For more information on these articles or any other issues involving labour and employment matters in Germany, please contact Tobias Pusch, Partner at Pusch Wahlig Legal (www.pwlegal.net) at pusch@pwlegal.net

Germany: Termination agreement with works council member no prohibited favouritism

The employer intended to terminate the employment of the chairman of its works council for cause due to serious misconduct. Works council members enjoy special protection against unfair dismissal during their term as well as for one year thereafter. Their termination is only possible for good cause and with prior consent of the works council. In the case at hand the works council had refused to give its consent so that the employer applied to the labour court for it to replace the works council’s consent.

In July 2013 the parties agreed extrajudicially that the employment relationship of the works council member should end on 31 December 2015. Furthermore, it was agreed that the employee should be put on immediate paid garden leave and should receive a net severance of EUR 120,000.00. On the next day, the employee resigned as a member of the works council.

After the conclusion of the termination agreement the works council member raised a claim for his employment relationship to continue beyond the agreed termination date. He argued that the termination agreement was void because it favoured him in a prohibited manner as a member of the works council.

Under the Works Constitution Act works council members may neither be disadvantaged nor favoured because of their works council activities. Agreements that violate this provision are void.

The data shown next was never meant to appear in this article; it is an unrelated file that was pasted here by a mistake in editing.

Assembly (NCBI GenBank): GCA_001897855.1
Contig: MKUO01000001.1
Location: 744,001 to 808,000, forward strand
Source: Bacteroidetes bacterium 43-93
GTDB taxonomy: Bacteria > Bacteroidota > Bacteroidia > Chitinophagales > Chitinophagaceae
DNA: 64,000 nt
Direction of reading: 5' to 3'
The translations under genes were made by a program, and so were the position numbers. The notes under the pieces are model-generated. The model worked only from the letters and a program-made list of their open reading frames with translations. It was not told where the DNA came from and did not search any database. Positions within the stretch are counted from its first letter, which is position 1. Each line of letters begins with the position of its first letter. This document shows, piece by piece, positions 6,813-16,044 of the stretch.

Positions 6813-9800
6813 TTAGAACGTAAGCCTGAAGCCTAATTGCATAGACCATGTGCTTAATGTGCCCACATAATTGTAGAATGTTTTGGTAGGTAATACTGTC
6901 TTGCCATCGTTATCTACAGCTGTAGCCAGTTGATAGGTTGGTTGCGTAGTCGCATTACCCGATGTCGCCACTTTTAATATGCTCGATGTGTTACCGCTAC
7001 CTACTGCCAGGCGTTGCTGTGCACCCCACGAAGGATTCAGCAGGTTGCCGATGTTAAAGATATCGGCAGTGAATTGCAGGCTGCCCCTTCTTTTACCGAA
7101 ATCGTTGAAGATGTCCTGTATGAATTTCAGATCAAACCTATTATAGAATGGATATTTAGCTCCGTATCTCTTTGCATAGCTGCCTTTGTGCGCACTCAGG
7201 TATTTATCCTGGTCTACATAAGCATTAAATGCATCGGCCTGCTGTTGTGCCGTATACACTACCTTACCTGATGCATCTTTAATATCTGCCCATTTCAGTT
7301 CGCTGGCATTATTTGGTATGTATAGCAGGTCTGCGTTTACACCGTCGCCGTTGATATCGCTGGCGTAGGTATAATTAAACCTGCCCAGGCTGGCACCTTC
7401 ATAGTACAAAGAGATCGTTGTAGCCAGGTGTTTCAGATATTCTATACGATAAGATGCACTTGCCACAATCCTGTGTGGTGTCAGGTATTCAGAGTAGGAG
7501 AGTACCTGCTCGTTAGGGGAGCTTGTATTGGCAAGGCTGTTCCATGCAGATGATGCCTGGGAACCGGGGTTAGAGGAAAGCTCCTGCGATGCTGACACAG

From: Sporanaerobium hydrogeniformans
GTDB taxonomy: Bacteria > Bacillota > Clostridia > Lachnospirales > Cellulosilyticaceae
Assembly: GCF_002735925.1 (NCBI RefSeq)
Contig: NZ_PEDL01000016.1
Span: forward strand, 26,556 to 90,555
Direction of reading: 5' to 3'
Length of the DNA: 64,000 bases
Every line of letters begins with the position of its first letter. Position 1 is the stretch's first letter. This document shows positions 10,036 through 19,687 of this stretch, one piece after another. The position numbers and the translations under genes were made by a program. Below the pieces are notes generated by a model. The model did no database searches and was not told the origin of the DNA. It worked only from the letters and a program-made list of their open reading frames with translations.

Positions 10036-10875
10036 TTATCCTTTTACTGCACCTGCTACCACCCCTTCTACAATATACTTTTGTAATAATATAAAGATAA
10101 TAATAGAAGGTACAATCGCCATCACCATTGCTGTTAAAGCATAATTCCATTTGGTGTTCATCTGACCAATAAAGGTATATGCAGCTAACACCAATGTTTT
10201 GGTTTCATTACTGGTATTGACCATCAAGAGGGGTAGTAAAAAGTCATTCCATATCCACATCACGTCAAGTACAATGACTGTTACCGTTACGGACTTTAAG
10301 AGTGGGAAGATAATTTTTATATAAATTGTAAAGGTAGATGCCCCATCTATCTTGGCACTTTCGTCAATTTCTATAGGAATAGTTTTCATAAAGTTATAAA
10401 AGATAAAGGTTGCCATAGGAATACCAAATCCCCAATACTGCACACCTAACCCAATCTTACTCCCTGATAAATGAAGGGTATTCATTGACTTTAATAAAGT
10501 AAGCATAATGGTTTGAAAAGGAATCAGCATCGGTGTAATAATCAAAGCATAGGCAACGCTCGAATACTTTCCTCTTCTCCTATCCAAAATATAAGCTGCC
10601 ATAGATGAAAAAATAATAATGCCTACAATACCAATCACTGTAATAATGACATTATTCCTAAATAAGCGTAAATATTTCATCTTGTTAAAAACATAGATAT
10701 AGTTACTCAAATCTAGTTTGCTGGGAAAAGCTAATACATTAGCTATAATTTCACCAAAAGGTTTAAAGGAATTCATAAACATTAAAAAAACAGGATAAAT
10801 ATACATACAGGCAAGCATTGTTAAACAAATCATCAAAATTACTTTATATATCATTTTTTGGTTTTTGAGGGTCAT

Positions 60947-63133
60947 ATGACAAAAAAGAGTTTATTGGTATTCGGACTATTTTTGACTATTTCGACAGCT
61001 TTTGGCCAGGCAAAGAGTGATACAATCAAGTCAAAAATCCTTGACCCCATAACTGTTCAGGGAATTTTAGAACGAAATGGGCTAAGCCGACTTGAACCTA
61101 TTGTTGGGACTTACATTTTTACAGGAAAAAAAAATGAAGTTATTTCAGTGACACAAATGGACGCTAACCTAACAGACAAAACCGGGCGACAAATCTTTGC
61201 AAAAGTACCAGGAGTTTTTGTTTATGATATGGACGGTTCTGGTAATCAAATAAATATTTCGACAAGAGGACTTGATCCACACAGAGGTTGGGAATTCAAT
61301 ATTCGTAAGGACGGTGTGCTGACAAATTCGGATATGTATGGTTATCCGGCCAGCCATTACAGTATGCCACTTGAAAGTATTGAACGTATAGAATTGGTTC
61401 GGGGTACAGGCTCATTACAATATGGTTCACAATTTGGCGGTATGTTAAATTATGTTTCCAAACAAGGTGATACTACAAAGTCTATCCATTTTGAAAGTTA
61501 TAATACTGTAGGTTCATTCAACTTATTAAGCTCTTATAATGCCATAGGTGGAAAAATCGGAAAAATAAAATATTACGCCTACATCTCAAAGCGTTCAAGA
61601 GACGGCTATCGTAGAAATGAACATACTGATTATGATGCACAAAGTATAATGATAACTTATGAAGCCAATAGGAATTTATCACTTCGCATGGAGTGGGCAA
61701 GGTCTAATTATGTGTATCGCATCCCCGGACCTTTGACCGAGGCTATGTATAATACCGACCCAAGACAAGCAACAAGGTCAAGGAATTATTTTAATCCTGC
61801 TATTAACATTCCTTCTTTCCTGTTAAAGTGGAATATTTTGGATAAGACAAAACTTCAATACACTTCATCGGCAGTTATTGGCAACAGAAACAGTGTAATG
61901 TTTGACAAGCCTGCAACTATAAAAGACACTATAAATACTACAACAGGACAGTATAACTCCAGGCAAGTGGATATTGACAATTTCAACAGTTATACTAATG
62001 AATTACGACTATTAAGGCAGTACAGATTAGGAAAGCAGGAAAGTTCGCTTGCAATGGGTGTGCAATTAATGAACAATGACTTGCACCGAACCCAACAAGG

The Federal Labour Court dismissed the works council member’s claim and held that the conclusion of a termination agreement does not generally constitute a prohibited advantage for the works council member and therefore does not violate the prohibition of preferential treatment. The Court recognised that a works council member generally has a more advantageous negotiating position in a termination discussion than a regular employee. However such more advantageous position does not constitute in favouritism but results from the mandatory special protection against dismissal under the law.

For more information on these articles or any other issues involving labour and employment matters in Germany, please contact Tobias Pusch, Partner at Pusch Wahlig Legal (www.pwlegal.net) at pusch@pwlegal.net

France: The timeline for consulting the works council on the strategic orientation doesn’t begin if the database has not been provided

When the law provides for the communication of certain documents to the staff representatives in order to obtain their opinion on a matter, the consultation period only runs as of this communication. This is the case of the economic and social database, which is the basis for preparing the works council’s consultations. As long as it has not been made available to the works council, the consultation period does not run. The committee is no longer locked in a time window to decide. The Court of Cassation has ruled this in relation to one of the periodic consultations of the works council (the consultation on the strategic orientations), but this solution is applicable to all the consultations of this body.

It is therefore important for French-based companies to update the database regularly and to ensure that staff representatives are informed of this update.

For more information on these articles or any other issues involving labour and employment matters in France, please contact Joël Grangé, Partner at Flichy Grangé Avocats (www.flichygrange.com) at grange@flichy.com